Shine Shivan debuted about a year and a half ago with Sperm Weaver, which created quite a buzz. Literally. The piece de resistance of the show were two huge phallic towers made of cow dung that attracted every fly in the Colaba area to Gallery Maskara/Warehouse at Third Pasta. (I’m still confused about what to call that place.) Winged lovers of dung notwithstanding, Sperm Weaver was a show that made lots of people sit up. Not everyone loved it but I think it’s safe to say the works provoked reactions. They were unexpected, in terms of their concepts, materials and, in some cases, the techniques used. Shine Shivan, it seemed, was the next big thing in Indian art and one who was more than happy to wear the mantle of weirdness.
Approximately 15 months later, in March of this year, Shivan was back with Suck Spit. The show is made up of five installations. Not to get mathematical about art, but this means Shivan would have spent about 5 months thinking about and executing each piece. Of course it’s possible that he spent more on certain works but if he did, then there are others that took much less time. Five months isn’t much, particularly when the artist is putting together elaborate installations by himself (and not with the help of a small factory, the way the likes of Jitish Kallat and Subodh Gupta do). I’m not sure what the general reception has been to Shivan’s work but as far as I’m concerned, Suck Spit is hugely disappointing when you consider this is the second show by one of India’s most promising upcoming artists. Not because all the works are bad – they’re not; some are interesting, a few are good – but because Suck Spit makes Shivan look like an artist eager to churn out more of what got him acclaim the first time round, rather than spending time to work out his concepts so that they’re executed more intelligently and sure-handedly.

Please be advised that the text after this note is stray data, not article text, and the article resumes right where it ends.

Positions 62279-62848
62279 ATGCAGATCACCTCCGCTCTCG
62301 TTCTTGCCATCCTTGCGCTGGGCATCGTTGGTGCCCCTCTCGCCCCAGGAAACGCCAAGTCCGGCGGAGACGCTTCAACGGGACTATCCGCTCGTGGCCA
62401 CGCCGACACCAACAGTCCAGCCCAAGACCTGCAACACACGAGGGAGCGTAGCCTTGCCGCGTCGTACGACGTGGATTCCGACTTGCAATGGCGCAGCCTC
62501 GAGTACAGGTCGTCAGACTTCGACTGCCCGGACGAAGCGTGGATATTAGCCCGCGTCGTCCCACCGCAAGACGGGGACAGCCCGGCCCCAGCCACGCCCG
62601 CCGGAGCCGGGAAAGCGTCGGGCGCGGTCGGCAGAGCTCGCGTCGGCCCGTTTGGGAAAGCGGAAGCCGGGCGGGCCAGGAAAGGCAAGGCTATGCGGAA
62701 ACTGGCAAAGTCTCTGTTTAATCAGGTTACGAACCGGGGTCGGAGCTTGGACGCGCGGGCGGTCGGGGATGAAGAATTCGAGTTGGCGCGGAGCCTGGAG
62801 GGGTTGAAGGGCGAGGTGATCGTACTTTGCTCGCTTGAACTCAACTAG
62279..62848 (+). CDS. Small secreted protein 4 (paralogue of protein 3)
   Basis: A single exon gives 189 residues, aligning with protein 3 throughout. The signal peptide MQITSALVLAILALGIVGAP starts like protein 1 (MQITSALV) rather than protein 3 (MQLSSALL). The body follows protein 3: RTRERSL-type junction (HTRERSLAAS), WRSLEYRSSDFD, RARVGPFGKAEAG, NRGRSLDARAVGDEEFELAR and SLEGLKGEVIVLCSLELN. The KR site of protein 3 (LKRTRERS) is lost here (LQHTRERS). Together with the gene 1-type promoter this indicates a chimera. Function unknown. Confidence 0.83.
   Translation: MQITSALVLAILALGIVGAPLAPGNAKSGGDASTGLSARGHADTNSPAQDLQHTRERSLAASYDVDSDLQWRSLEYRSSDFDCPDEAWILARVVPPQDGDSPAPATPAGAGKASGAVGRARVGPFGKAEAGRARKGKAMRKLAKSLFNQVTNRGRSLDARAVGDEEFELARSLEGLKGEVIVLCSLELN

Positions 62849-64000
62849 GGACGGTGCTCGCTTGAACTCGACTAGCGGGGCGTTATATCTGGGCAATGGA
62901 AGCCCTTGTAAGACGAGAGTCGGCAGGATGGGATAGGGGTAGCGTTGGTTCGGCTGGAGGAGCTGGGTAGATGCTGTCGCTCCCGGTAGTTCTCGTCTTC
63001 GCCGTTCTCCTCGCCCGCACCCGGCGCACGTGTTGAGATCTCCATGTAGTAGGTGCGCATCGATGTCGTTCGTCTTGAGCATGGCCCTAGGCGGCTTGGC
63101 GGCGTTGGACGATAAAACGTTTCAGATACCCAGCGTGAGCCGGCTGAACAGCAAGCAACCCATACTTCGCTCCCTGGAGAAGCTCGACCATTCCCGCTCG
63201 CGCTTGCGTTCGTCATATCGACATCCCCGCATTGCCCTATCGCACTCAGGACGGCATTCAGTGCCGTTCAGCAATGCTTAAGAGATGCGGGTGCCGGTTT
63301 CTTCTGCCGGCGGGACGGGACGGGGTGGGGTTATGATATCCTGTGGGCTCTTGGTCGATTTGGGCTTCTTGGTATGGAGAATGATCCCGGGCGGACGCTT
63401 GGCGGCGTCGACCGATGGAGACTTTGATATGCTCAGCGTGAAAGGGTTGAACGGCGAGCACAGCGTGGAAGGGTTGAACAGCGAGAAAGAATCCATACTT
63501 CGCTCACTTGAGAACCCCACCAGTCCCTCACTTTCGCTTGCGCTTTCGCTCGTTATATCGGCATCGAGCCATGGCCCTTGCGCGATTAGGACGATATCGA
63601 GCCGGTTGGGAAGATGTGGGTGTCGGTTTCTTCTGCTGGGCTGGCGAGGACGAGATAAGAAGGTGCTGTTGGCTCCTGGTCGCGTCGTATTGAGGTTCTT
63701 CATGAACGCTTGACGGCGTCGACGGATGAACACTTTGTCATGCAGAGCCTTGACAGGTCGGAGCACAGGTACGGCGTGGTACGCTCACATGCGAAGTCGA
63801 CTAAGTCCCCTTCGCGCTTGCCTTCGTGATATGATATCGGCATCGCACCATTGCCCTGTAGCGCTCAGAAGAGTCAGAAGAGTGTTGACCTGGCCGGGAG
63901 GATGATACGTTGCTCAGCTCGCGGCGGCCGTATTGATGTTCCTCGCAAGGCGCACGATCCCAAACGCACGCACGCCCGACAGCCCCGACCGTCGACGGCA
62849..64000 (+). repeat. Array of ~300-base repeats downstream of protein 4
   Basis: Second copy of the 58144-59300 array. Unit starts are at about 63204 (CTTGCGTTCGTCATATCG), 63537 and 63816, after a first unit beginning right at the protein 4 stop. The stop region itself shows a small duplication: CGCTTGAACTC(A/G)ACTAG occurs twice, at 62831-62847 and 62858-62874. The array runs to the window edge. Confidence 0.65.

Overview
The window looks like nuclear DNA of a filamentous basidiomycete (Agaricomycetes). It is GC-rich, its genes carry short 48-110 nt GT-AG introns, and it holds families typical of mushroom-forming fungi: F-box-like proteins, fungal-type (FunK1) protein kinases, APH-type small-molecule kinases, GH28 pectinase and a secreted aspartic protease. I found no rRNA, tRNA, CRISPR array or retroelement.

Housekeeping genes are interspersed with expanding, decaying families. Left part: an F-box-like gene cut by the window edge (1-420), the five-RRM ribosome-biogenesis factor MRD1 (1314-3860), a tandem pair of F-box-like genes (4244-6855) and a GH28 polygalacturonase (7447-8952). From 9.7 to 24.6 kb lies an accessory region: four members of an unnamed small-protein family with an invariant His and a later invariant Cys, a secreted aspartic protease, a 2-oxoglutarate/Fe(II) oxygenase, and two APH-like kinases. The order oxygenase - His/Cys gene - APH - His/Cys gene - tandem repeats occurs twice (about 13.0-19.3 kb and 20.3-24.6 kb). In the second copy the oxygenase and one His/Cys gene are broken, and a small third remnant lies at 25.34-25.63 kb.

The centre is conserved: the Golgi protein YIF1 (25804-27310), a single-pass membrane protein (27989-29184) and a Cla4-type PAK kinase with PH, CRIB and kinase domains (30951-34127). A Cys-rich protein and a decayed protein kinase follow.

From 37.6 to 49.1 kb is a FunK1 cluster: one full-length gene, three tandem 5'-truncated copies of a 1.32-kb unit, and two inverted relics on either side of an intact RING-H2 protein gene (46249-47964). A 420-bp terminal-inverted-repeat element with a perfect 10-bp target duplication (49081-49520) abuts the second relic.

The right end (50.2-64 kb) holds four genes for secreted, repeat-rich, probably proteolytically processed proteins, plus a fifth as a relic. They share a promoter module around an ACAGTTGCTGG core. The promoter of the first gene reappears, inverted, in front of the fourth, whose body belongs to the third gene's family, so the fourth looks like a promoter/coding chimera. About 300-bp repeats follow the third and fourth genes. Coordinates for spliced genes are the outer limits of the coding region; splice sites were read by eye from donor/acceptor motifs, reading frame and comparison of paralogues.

But before I go on with my rant, these are the works in the show, in the order of appearance. Enter the gallery and to your right is “Cock Dump”: a table, with a cascading quilt that has a large number of taxidermal cocks dumped on it. After “Cock Dump” on the left wall is “Sex Fumes”, a large panel made of deer feces. To the right is “Suck Spit”, a wall arrangement made up of tree branches and quail eggs. In the centre of the gallery is “The Passage”: a damaged boat, hanging as though it’s about to nosedive into the gallery floor; animal bones tumble from it and are arranged around the boat. Further inside the gallery, on the right wall, is “Nightfall”, which is made of dried branches, golden sand and chirchita seeds.